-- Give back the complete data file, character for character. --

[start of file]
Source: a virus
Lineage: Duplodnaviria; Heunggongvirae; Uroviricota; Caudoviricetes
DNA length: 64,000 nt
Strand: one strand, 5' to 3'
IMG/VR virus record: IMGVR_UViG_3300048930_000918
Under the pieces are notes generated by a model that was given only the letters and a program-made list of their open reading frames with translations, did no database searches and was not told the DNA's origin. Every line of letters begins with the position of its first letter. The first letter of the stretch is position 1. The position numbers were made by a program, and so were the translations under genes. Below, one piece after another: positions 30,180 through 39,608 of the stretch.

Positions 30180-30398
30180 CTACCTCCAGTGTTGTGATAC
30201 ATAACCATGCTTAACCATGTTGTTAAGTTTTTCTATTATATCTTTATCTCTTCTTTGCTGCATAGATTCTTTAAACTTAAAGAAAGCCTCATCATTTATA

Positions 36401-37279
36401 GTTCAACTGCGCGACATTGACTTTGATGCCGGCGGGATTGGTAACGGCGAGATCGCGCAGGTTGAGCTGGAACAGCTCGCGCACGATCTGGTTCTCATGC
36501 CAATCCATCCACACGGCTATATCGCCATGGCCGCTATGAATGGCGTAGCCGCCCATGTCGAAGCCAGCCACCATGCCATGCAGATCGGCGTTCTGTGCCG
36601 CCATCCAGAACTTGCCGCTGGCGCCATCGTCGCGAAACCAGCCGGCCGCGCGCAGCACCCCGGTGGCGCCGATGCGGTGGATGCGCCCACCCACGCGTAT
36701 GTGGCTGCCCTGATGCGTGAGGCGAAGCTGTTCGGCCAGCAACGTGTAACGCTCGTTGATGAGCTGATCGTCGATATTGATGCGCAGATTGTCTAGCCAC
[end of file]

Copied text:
Source: a virus
Lineage: Duplodnaviria; Heunggongvirae; Uroviricota; Caudoviricetes
DNA length: 64,000 nt
Strand: one strand, 5' to 3'
IMG/VR virus record: IMGVR_UViG_3300048930_000918
Under the pieces are notes generated by a model that was given only the letters and a program-made list of their open reading frames with translations, did no database searches and was not told the DNA's origin. Every line of letters begins with the position of its first letter. The first letter of the stretch is position 1. The position numbers were made by a program, and so were the translations under genes. Below, one piece after another: positions 30,180 through 39,608 of the stretch.

Positions 30180-30398
30180 CTACCTCCAGTGTTGTGATAC
30201 ATAACCATGCTTAACCATGTTGTTAAGTTTTTCTATTATATCTTTATCTCTTCTTTGCTGCATAGATTCTTTAAACTTAAAGAAAGCCTCATCATTTATA

Positions 36401-37279
36401 GTTCAACTGCGCGACATTGACTTTGATGCCGGCGGGATTGGTAACGGCGAGATCGCGCAGGTTGAGCTGGAACAGCTCGCGCACGATCTGGTTCTCATGC
36501 CAATCCATCCACACGGCTATATCGCCATGGCCGCTATGAATGGCGTAGCCGCCCATGTCGAAGCCAGCCACCATGCCATGCAGATCGGCGTTCTGTGCCG
36601 CCATCCAGAACTTGCCGCTGGCGCCATCGTCGCGAAACCAGCCGGCCGCGCGCAGCACCCCGGTGGCGCCGATGCGGTGGATGCGCCCACCCACGCGTAT
36701 GTGGCTGCCCTGATGCGTGAGGCGAAGCTGTTCGGCCAGCAACGTGTAACGCTCGTTGATGAGCTGATCGTCGATATTGATGCGCAGATTGTCTAGCCAC